Doomed! is an entertaining examination of the 1994 unreleased "Fantastic Four" film, starring Alex Hyde-White and Joseph Culp.
"The world's greatest comic magazine!"
So reads the masthead above the title of nearly every “Fantastic Four” comic book ever published. Too bad the same can't remotely be said about the FF movies.
The track record for attempts at adapting Marvel's long running premiere comic book series to the big screen hasn't exactly been fantastic. It could even be argued that they get worse with each new go at it. And that's taking into account the original - an ultra low budget, unreleased, cobbled-together version that indie schlock patriarch Roger Corman was responsible for.
It was circa 1994, when Marvel was far from being the cultural behemoth that it is today. People's ideas of "Marvel movies" were either Howard the Duck, or made-for-TV Incredible Hulk films. But, there was always a constant, low-level surge that this was about to change, big time. Stan Lee had left the day to day running of the comic book company behind in New York, and set up shop in L.A. Every few months, it seemed he was promising fans an amazing cinematic adaptation that would forever have fans proudly stating "Make mine Marvel!" at multiplex ticket windows.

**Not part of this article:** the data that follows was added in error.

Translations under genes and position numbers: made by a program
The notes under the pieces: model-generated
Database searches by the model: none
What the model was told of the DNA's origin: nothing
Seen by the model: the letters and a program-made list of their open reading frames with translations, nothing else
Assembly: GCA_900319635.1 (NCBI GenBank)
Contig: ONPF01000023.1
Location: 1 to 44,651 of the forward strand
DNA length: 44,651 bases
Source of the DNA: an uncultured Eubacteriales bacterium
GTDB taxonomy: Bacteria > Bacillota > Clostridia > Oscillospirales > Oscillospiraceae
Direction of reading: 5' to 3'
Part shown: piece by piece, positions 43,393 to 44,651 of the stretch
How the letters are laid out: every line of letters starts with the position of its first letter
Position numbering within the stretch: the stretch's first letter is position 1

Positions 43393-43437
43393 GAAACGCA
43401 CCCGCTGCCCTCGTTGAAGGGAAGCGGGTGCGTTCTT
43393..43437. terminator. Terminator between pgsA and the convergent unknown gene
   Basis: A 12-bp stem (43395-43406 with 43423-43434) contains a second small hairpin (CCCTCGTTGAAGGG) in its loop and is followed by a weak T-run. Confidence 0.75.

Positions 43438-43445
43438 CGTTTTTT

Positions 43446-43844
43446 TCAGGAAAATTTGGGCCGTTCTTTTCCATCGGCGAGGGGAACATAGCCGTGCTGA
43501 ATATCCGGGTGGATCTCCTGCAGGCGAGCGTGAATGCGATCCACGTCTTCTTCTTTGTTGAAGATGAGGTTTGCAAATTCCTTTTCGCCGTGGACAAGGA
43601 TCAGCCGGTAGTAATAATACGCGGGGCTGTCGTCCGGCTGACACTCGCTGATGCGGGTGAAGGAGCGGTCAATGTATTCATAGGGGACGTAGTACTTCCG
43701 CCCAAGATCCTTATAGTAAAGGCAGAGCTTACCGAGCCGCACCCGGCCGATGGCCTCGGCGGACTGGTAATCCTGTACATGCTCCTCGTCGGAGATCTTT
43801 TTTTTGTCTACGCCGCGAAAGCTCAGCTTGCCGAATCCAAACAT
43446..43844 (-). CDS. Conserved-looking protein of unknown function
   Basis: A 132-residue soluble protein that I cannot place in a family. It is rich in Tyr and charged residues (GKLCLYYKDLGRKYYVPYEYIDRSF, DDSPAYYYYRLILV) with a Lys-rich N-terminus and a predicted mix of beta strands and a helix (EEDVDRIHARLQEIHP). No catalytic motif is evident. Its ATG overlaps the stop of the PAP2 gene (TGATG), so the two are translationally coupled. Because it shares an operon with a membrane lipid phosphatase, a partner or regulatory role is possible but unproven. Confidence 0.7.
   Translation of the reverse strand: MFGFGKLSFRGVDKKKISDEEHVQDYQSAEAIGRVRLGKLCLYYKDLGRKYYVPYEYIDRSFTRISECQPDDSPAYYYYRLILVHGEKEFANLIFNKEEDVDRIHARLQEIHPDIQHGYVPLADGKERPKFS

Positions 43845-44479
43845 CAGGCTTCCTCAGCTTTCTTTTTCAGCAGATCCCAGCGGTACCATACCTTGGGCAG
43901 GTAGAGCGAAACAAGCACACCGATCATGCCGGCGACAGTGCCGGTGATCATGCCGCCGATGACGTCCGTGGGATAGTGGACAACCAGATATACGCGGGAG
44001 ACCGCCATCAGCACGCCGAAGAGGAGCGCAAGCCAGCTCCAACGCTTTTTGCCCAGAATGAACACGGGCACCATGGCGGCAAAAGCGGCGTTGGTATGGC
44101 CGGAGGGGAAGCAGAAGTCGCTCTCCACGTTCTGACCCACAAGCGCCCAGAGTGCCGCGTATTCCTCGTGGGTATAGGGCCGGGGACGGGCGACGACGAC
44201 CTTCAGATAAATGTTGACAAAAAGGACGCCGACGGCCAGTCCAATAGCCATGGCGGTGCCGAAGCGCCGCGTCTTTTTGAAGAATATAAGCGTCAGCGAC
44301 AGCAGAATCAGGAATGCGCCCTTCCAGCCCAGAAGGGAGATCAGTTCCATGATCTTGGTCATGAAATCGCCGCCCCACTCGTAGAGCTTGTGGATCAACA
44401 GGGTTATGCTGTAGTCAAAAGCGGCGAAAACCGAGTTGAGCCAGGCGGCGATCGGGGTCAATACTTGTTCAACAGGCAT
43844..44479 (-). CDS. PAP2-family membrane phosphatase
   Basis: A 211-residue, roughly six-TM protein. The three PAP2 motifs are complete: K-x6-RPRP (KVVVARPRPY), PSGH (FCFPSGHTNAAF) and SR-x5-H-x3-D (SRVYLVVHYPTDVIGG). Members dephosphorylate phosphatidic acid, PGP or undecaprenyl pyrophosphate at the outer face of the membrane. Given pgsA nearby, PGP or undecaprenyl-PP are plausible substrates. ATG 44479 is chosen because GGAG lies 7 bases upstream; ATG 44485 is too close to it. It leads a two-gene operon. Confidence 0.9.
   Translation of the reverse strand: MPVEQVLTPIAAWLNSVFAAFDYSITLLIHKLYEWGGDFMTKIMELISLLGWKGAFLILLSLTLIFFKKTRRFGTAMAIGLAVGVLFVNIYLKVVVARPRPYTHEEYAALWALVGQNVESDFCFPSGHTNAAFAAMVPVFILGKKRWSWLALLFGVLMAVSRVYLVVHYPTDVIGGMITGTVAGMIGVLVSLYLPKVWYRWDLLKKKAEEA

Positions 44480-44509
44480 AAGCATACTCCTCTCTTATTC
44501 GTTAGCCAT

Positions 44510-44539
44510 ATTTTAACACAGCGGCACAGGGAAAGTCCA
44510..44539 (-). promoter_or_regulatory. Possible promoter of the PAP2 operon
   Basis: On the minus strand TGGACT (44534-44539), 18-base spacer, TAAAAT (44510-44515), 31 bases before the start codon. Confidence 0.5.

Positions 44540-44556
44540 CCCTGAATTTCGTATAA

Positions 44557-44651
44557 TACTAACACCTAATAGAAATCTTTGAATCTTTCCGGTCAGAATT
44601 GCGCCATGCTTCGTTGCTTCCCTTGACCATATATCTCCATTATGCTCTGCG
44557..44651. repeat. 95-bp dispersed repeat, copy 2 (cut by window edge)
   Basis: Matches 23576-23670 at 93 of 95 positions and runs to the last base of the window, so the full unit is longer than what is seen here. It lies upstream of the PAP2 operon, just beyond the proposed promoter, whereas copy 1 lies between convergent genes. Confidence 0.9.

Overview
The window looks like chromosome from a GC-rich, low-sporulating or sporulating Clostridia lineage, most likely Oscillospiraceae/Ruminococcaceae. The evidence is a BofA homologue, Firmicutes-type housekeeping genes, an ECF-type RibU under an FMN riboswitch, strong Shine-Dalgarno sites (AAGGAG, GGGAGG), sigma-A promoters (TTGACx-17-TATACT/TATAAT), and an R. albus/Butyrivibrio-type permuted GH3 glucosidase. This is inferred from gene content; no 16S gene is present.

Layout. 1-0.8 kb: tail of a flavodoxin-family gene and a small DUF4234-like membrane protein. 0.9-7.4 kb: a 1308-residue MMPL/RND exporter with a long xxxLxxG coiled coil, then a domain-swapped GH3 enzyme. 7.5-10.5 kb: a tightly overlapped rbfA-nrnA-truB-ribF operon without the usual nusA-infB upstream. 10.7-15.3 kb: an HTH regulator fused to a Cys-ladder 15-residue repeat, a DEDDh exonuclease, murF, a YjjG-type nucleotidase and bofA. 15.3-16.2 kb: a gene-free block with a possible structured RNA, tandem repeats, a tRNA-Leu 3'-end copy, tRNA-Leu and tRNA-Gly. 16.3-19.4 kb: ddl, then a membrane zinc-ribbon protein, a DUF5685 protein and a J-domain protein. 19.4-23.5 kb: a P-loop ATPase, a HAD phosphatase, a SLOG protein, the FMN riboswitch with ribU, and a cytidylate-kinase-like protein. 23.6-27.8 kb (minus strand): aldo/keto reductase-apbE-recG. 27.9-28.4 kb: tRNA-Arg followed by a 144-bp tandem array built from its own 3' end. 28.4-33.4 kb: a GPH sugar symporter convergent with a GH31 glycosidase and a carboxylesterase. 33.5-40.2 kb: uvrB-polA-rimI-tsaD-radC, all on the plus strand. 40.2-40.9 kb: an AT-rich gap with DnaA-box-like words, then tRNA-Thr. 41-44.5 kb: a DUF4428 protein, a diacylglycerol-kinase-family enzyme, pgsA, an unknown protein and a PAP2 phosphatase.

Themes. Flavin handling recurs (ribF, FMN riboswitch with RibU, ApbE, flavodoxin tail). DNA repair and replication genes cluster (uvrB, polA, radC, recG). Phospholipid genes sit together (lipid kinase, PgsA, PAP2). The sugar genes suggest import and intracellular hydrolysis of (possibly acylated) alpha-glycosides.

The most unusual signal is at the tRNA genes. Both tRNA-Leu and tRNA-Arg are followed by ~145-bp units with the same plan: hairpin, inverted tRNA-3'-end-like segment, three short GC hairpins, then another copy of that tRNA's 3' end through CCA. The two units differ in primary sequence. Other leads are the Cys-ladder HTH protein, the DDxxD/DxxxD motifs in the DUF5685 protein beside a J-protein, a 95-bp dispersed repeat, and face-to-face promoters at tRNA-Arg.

Exactly none of these late 1980's/early 1990's projects actually turned up in theaters. Captain America starring Matt Salinger. The Punisher starring Dolph Lundgen. Promised big budget takes on Spider-Man and Black Panther that failed to materialize. So, in 1994, when the Fantastic Four feature film vanished into limbo before it was released, fans such as myself weren't exactly shocked, nor terribly heartbroken.
One look at the on-set coverage coming out of magazines like “Film Threat” adjusted expectations accordingly. Did anyone really want to see Mr. Fantastic, Invisible Girl, The Thing and the Human Torch played by unknown actors in cheap costumes? Their trademark "4" logo was sunken onto their bellies, partially obstructed by their belts, for crying out loud.